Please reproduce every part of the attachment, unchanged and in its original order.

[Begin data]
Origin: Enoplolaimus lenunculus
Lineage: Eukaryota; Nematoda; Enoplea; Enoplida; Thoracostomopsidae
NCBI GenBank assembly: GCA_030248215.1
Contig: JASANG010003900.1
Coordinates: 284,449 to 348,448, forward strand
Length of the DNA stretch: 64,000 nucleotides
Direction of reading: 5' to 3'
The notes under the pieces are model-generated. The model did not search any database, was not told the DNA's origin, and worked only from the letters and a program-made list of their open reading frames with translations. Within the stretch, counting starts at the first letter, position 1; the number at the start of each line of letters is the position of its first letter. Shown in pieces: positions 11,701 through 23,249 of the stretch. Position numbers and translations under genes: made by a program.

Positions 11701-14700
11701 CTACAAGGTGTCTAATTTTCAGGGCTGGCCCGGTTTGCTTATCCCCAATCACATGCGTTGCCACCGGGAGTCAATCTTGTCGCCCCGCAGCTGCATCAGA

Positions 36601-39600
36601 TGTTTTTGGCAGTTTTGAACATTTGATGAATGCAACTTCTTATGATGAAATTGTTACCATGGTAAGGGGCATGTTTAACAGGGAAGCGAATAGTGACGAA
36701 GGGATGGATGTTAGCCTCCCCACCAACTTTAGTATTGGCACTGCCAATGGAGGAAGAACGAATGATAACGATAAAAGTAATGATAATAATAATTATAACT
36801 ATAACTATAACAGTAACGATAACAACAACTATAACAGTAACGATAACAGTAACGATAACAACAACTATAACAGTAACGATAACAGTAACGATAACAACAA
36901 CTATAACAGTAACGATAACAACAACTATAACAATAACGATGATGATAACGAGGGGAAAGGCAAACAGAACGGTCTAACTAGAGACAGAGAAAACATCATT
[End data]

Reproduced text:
Origin: Enoplolaimus lenunculus
Lineage: Eukaryota; Nematoda; Enoplea; Enoplida; Thoracostomopsidae
NCBI GenBank assembly: GCA_030248215.1
Contig: JASANG010003900.1
Coordinates: 284,449 to 348,448, forward strand
Length of the DNA stretch: 64,000 nucleotides
Direction of reading: 5' to 3'
The notes under the pieces are model-generated. The model did not search any database, was not told the DNA's origin, and worked only from the letters and a program-made list of their open reading frames with translations. Within the stretch, counting starts at the first letter, position 1; the number at the start of each line of letters is the position of its first letter. Shown in pieces: positions 11,701 through 23,249 of the stretch. Position numbers and translations under genes: made by a program.

Positions 11701-14700
11701 CTACAAGGTGTCTAATTTTCAGGGCTGGCCCGGTTTGCTTATCCCCAATCACATGCGTTGCCACCGGGAGTCAATCTTGTCGCCCCGCAGCTGCATCAGA

Positions 36601-39600
36601 TGTTTTTGGCAGTTTTGAACATTTGATGAATGCAACTTCTTATGATGAAATTGTTACCATGGTAAGGGGCATGTTTAACAGGGAAGCGAATAGTGACGAA
36701 GGGATGGATGTTAGCCTCCCCACCAACTTTAGTATTGGCACTGCCAATGGAGGAAGAACGAATGATAACGATAAAAGTAATGATAATAATAATTATAACT
36801 ATAACTATAACAGTAACGATAACAACAACTATAACAGTAACGATAACAGTAACGATAACAACAACTATAACAGTAACGATAACAGTAACGATAACAACAA
36901 CTATAACAGTAACGATAACAACAACTATAACAATAACGATGATGATAACGAGGGGAAAGGCAAACAGAACGGTCTAACTAGAGACAGAGAAAACATCATT